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Token - 1 Penny, Robison Bros.& Co, Victoria Copper Works, Melbourne, Victoria, Australia, 1862 Numismatics Reg. No: NU 29350

Summary:
Copper One Penny Token, minted by Thomas Stokes, Melbourne. Issued by Robison Bros.& Co, Victoria Copper Works, Melbourne, 1862. William and George Robison founded this company in 1854 and were joined by their brothers over the next nine years. In 1858 William Robison, one of the founders of the company, left to begin his own, competing business. By 1862 the main family firm was listed in Flinders Street, they later moved to South Melbourne. Once established in South Melbourne the business expanded, and in addition to their metal working business, Robison Bros. developed a substantial ships chandler's business. They remained at their South Melbourne site until 1971.

Previous Collections: Henry S. Smith
Description:
A round copper token (34 mm diameter) featuring the name, company name and address of the issues: Robison Brothers, Victoria Copper Works, 31 Flinders Street West, Melbourne The reverse features an emu standing facing left in front of a rising sun with thirteen long light rays. Below on a scroll the motto ADVANCE VICTORIA (without the spread bouquet of rose thistle and shamrock emerging below scroll that occurs on other stock emu dies). Around above, VICTORIA . 1862, around below in two lines, T. STOKES _ MAKER / 100 COLLINS ST. EAST MELBOURNE. Border of 122 beads, the beak of the emu is cut by the 6th ray. There is a large scratch across the emu. It is numbered in the standard catalogues as: Sharples Emu 1 = Heyde Emu 1 = Andrews 17.
Acquisition Information:
Donation from Mr Robert Edwards - Museum of Victoria, 1988
Discipline: Numismatics
Dimensions: 34 mm (Diameter)
Weight: 17.370 g (Weight)

More information

Tagged with: copper works, heavy industries
Themes this item is part of: Robison Bros. & Co., Victoria Copper Works, Melbourne, Victoria, Numismatics & Philately Collection, Working Life & Trades Collection, Stokes & Son, Medal Makers, Melbourne, Victoria & Sydney, New South Wales
Primary Classification: TRADE TOKENS
Secondary Classification: Australia - Victoria
Tertiary Classification: working strikes
Series: Trade Tokens
DateEra: 1862 AD
Denomination: 1 Penny
Obverse Description: At centre within line circle, ROBISON BROS. / & CO. / 31 / FLINDERS ST / WEST; around, VICTORIA COPPER WORKS : MELBOURNE : (Sharples' obverse C).
Reverse Description: At centre an emu standing facing left in front of a rising sun with thirteen long light rays. Below on a scroll the motto ADVANCE VICTORIA (without the spread bouquet of rose thistle and shamrock emerging below scroll that occurs on other stock emu dies). Around above, VICTORIA . 1862, around below in two lines, T. STOKES _ MAKER / 100 COLLINS ST. EAST MELBOURNE. Border of 122 beads, the beak of the emu is cut by the 6th ray. It is numbered in the standard catalogues as: Sharples Emu 1 = Heyde Emu 1 = Andrews 17.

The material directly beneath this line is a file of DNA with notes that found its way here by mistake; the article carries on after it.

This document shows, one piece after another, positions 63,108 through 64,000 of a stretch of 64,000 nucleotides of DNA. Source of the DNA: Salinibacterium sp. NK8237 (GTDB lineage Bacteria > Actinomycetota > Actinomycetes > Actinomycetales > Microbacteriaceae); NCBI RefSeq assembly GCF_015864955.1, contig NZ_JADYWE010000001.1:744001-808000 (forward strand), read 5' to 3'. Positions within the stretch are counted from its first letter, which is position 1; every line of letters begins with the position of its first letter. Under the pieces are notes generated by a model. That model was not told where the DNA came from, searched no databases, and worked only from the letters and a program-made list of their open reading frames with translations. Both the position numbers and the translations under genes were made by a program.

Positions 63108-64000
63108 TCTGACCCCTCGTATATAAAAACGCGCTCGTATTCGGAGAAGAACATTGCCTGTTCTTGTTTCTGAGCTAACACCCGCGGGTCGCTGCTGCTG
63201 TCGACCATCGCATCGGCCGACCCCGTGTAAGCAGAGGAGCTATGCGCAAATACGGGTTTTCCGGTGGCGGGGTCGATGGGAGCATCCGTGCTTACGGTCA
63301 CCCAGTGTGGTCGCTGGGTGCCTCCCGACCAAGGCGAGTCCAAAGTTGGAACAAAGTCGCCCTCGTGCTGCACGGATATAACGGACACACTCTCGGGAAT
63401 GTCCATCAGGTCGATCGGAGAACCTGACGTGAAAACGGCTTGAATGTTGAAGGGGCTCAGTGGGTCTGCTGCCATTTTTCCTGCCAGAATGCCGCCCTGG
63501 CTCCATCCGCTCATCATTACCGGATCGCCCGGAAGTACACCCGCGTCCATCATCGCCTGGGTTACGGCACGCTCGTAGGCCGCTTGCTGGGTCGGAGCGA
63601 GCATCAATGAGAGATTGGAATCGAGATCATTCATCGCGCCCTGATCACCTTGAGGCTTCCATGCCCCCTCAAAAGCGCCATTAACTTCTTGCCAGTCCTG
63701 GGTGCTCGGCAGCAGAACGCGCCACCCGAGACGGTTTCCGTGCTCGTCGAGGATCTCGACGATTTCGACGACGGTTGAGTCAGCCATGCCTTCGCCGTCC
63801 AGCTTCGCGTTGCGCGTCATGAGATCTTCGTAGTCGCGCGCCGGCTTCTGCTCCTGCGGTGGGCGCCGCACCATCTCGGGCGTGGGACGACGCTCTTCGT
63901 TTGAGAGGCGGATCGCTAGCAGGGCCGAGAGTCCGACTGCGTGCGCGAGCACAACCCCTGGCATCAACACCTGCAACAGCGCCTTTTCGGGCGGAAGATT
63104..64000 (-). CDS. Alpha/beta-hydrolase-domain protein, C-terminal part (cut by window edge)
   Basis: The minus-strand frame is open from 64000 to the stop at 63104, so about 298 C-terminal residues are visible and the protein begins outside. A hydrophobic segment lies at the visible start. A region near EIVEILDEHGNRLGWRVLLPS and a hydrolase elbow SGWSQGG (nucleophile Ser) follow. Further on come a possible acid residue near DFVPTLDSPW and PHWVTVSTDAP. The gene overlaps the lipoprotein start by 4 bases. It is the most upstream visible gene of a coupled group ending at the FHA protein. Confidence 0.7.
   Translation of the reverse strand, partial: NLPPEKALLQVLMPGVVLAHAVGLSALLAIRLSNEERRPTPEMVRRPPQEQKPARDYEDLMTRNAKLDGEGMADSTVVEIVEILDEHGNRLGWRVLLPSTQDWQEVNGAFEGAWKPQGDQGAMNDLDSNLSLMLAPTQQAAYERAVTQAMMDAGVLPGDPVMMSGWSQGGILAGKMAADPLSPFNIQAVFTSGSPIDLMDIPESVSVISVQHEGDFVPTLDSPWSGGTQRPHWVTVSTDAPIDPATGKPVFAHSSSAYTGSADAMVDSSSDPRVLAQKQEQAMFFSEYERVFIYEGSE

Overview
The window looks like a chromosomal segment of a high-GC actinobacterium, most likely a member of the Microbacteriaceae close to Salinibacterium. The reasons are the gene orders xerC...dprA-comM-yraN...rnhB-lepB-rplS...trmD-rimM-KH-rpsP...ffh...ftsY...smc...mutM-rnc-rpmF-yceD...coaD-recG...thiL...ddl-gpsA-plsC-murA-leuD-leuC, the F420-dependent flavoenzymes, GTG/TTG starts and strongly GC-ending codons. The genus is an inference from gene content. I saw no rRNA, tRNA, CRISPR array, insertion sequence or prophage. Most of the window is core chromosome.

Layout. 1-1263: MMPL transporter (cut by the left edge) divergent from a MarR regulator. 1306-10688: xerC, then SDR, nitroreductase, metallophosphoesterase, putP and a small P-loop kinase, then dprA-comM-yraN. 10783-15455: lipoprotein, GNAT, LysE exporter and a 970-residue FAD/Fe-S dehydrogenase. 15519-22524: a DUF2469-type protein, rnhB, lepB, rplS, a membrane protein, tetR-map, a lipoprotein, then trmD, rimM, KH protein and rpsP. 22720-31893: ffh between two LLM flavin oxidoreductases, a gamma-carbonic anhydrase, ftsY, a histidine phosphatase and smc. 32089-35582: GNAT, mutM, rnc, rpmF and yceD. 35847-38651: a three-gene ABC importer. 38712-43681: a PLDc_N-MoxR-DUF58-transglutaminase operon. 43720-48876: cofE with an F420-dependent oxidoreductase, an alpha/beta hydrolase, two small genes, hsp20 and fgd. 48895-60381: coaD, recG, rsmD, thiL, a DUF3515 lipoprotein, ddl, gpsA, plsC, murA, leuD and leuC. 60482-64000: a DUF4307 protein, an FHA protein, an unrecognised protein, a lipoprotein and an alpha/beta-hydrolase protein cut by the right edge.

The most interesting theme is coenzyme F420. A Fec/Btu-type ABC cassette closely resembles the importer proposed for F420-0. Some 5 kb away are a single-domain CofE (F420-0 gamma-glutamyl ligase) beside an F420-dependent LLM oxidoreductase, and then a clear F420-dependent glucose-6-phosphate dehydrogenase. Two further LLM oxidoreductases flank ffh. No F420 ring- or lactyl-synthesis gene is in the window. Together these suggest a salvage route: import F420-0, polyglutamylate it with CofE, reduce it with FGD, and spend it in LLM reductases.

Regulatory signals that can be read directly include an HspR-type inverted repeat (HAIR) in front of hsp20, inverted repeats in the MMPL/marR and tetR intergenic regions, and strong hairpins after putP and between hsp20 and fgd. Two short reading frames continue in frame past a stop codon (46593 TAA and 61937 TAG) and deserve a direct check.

Edge Description: Plain
Inscriptions: Obverse: ROBISON BROS. & CO. 31 FLINDERS ST. WEST VICTORIA COPPER WORKS MELBOURNE
Reverse: VICTORIA . 1862 ADVANCE VICTORIA T. STOKES - MAKER, 100 COLLINS ST EAST MELBOURNE
Shape: Round
Material: Copper
Issued By: Robison Bros.& Co Victoria Copper Works, Melbourne, Victoria, Australia, 1862
Mint: Stokes (Mint), Melbourne, Victoria, Australia, 1862
Previous Collection: Mr Henry Smith
References: The issue of tokens for Robison Brother & Co. Victoria Copper Works required three different obverse dies. These can be quickly identified by the following steps:
1. If there is a dot under the letter T of ST (of FLINDERS ST) it is from obverse A.
2. If there is no dot under the letter T of ST and the letter S of BROS is below the letters RK of WORKS it is obverse B
3. If there is no dot under the letter T of ST and the letter S of BROS is below the letters K of WORKS it is obverse C.

The reverse were Stokes stock dies with the following combinations observed:
Obverse A combined with Arms 1 and Emu 4
Obverse B combined with Emu 1
Obverse C combined with Emu 1(this token), Emu 2 and Vine 1

During this work Stokes acquired their own copper rolling mill permitting them to manufacture their own blanks. It is thought that the commercially available copper sheets were too thin and caused the dies to break. When they were able to prepare thicker blanks this was overcome. The weights of the tokens reflect the thickness of the blanks they were struck on. See Sharples JNAA.7 p55 - 56. Possible linkages between Stokes and the Victoria Copper Works in respect of blank production might prove useful.
Bibliography:
  1. [Book], Dr Arthur Andrews, Australasian Tokens and Coins, Trustees of the Mitchell Library, Sydney, Sydney, 1921, No. 461
  2. [Book], Dion Skinner - Renniks & Co Pty Ltd, Gilbert Heyde, Unofficial Coins of Colonial Australia and New Zealand, 1967, No. 218/2
  3. [Article] Sharples, John P. 1993. A Catalogue of the Trade Tokens of Victoria 1848 to 1862. Journal of the Numismatic Association of Australia. vol.7: p.1-77., V. 128

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